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Investing 101: how to start investing

Investing basics

So you want to start investing. The problem is, you have no idea where to start. That’s okay! We’re here to help with this handy guide.

People hanging from a fairground ride.

Why invest in the first place?

In the long term, higher risks tend to come with the potential for higher returns. Of course, since they come with more risk, they also come with a higher chance of losing some, or all of your investment. People take higher risks because they want the higher potential returns—and don’t mind taking on more risk to have a shot at them. 

Putting money in the bank is pretty low-risk, but the trade-off for that lower risk is lower returns than you may get investing in higher-risk products. Investing in shares may pay a higher return than putting money in the bank, but there is also a higher likelihood that your shares will lose some or all of their value. This is called the risk-return tradeoff.

Sticking your money in a savings account may be a good approach if you want to reduce your risk, and get paid steady, but relatively low, interest rates.

This might be a good approach if you’re intending on using the money soon—like if you’re saving up to buy a car, laptop, or some other expensive item. But if you’re investing for the long term, you might have an appetite for more risk, which means you may be able to earn higher returns than you would have received from your savings account’s interest. 

But remember, this chance at potential higher returns comes with a higher chance of getting no returns, or losing your money.  

Step #1: learn what’s out there

There are two main ways to invest through Sharesies. You can buy shares in specific companies, or you can invest in exchange-traded funds (ETFs). ETFs usually invest your money in a ‘basket’ of other stuff, like shares in companies, bonds, property, or even just savings accounts!

Investing in funds helps you diversify by spreading your money across lots of different things, while investing in companies gives you exposure to specific companies. You can spread your investments across as many companies and funds as you like!

Step #2: make sure you’re comfortable

While it’s true that you might get higher returns by taking on more risk, you need to also invest in a way that you’re comfortable with. If you’re not comfortable taking risks, you might be more likely to panic and sell if your investment drops in value. This could leave you worse off than before!

All investing involves some form of risk, so it’s important to understand what risk is and how you might manage it.

Step #3: choose the investments that are right for you

Take a look at Sharesies and find some things that match your appetite for risk. If you understand and have a higher appetite for risk, you might decide to go with something more volatile, or higher risk. If you’re more cautious, you might choose to invest in something lower-risk.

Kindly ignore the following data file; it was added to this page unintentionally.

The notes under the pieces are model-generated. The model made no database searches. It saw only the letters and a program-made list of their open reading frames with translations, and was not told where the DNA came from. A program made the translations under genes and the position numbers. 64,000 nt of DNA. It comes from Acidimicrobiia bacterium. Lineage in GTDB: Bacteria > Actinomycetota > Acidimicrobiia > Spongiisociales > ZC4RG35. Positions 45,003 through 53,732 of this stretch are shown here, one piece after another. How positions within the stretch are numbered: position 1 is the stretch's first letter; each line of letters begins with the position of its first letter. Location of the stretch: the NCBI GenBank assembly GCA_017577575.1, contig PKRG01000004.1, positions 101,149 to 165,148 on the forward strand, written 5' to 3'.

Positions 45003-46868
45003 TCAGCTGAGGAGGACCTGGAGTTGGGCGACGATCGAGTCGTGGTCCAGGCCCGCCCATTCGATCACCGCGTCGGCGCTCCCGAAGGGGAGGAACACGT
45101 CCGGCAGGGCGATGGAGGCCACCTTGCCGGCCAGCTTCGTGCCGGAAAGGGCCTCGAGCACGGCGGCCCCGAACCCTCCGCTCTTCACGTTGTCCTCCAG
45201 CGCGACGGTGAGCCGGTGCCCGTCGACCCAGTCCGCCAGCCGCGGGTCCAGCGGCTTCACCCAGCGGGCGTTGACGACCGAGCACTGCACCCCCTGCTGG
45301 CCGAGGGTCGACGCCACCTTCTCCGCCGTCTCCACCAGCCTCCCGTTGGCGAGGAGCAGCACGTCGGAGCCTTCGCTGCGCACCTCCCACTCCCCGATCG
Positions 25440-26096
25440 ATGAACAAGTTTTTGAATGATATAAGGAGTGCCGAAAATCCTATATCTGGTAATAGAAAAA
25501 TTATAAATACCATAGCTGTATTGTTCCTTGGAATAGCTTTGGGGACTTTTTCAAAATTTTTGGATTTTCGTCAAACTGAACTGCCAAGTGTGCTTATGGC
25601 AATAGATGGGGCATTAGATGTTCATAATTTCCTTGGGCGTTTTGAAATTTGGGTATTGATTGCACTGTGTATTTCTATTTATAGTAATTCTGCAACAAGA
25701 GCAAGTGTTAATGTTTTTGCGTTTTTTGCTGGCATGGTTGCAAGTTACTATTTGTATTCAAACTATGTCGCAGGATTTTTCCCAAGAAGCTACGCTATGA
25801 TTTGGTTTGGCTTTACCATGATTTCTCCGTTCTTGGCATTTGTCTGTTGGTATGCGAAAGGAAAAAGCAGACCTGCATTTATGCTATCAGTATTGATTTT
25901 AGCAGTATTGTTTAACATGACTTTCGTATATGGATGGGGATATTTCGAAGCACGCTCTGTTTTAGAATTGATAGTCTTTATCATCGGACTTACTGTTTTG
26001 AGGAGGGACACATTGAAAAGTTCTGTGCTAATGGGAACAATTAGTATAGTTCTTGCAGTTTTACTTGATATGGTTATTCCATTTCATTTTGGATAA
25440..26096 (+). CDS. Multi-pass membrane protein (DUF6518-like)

And remember that each investment is just a part of your overall portfolio so be sure to think about what that bigger picture looks like as you add parts to it. Once you make this investment, what’s the big picture going to look like? Is it going to change? If so, are you comfortable with how things look after this investment?

It’s all about what you’re comfortable with. You should be generally comfortable with your portfolio's overall risk profile. Be sure to check in on a regular basis, because your comfort level and risk appetite may change at any point (more on that later). 

Step #4: choose an amount and get going

Okay, now that you’ve figured out the basics of investing, and what you want to invest in, it’s time to get started! One option is to choose an amount per week, fortnight, or whatever works for you, and transfer that into your Sharesies Wallet on a regular basis.

Choose an affordable amount that’s right for you—high enough to make a difference, but low enough that you don’t constantly raid your Sharesies account when you want to go out for coffee, beers, or anything else that would be tempting enough for you to hit the withdraw button! Could be $20, could be $500—it’s up to you.

Step #5: reassess every now and then

It’s tempting to set and forget, but you don’t want to completely forget. As you get more comfortable with investing, your tolerance for risk may increase (or decrease!). Your income may change, or you may decide to change your spending habits. All these things flow into the amount you invest and what you invest in. So set a reminder to check up every few months. Make sure you’re happy with your investments and make changes as you need to.

Ok, now for the legal bit

Investing involves risk. You aren’t guaranteed to make money, and you might lose the money you start with. We don’t provide personalised advice or recommendations. Any information we provide is general only and current at the time written. You should consider seeking independent legal, financial, taxation or other advice when considering whether an investment is appropriate for your objectives, financial situation or needs.

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